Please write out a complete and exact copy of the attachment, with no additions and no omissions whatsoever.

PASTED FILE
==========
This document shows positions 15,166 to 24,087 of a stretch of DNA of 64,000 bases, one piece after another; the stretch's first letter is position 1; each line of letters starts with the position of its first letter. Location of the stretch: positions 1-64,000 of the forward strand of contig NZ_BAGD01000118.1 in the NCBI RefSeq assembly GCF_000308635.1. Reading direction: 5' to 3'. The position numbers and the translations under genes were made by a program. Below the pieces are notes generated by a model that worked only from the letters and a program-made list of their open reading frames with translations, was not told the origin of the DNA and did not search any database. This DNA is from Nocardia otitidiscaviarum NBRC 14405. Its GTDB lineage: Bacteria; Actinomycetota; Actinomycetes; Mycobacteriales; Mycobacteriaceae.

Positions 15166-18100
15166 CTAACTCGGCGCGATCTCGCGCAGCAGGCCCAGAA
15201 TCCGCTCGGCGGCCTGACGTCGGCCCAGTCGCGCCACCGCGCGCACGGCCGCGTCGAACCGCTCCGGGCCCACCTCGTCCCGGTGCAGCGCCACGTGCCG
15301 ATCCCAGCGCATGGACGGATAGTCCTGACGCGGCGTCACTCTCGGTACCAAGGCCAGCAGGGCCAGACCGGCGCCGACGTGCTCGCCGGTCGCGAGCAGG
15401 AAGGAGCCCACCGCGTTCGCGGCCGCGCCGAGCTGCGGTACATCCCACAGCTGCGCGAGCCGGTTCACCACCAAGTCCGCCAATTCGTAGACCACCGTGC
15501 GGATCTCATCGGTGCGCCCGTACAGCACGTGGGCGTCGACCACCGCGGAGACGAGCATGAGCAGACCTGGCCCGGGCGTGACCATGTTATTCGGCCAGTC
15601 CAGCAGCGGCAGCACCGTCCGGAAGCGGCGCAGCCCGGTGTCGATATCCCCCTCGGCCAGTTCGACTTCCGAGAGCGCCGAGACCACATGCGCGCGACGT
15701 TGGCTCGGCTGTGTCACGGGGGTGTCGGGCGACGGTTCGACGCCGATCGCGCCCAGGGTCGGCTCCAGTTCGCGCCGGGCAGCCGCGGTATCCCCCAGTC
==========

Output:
This document shows positions 15,166 to 24,087 of a stretch of DNA of 64,000 bases, one piece after another; the stretch's first letter is position 1; each line of letters starts with the position of its first letter. Location of the stretch: positions 1-64,000 of the forward strand of contig NZ_BAGD01000118.1 in the NCBI RefSeq assembly GCF_000308635.1. Reading direction: 5' to 3'. The position numbers and the translations under genes were made by a program. Below the pieces are notes generated by a model that worked only from the letters and a program-made list of their open reading frames with translations, was not told the origin of the DNA and did not search any database. This DNA is from Nocardia otitidiscaviarum NBRC 14405. Its GTDB lineage: Bacteria; Actinomycetota; Actinomycetes; Mycobacteriales; Mycobacteriaceae.

Positions 15166-18100
15166 CTAACTCGGCGCGATCTCGCGCAGCAGGCCCAGAA
15201 TCCGCTCGGCGGCCTGACGTCGGCCCAGTCGCGCCACCGCGCGCACGGCCGCGTCGAACCGCTCCGGGCCCACCTCGTCCCGGTGCAGCGCCACGTGCCG
15301 ATCCCAGCGCATGGACGGATAGTCCTGACGCGGCGTCACTCTCGGTACCAAGGCCAGCAGGGCCAGACCGGCGCCGACGTGCTCGCCGGTCGCGAGCAGG
15401 AAGGAGCCCACCGCGTTCGCGGCCGCGCCGAGCTGCGGTACATCCCACAGCTGCGCGAGCCGGTTCACCACCAAGTCCGCCAATTCGTAGACCACCGTGC
15501 GGATCTCATCGGTGCGCCCGTACAGCACGTGGGCGTCGACCACCGCGGAGACGAGCATGAGCAGACCTGGCCCGGGCGTGACCATGTTATTCGGCCAGTC
15601 CAGCAGCGGCAGCACCGTCCGGAAGCGGCGCAGCCCGGTGTCGATATCCCCCTCGGCCAGTTCGACTTCCGAGAGCGCCGAGACCACATGCGCGCGACGT
15701 TGGCTCGGCTGTGTCACGGGGGTGTCGGGCGACGGTTCGACGCCGATCGCGCCCAGGGTCGGCTCCAGTTCGCGCCGGGCAGCCGCGGTATCCCCCAGTC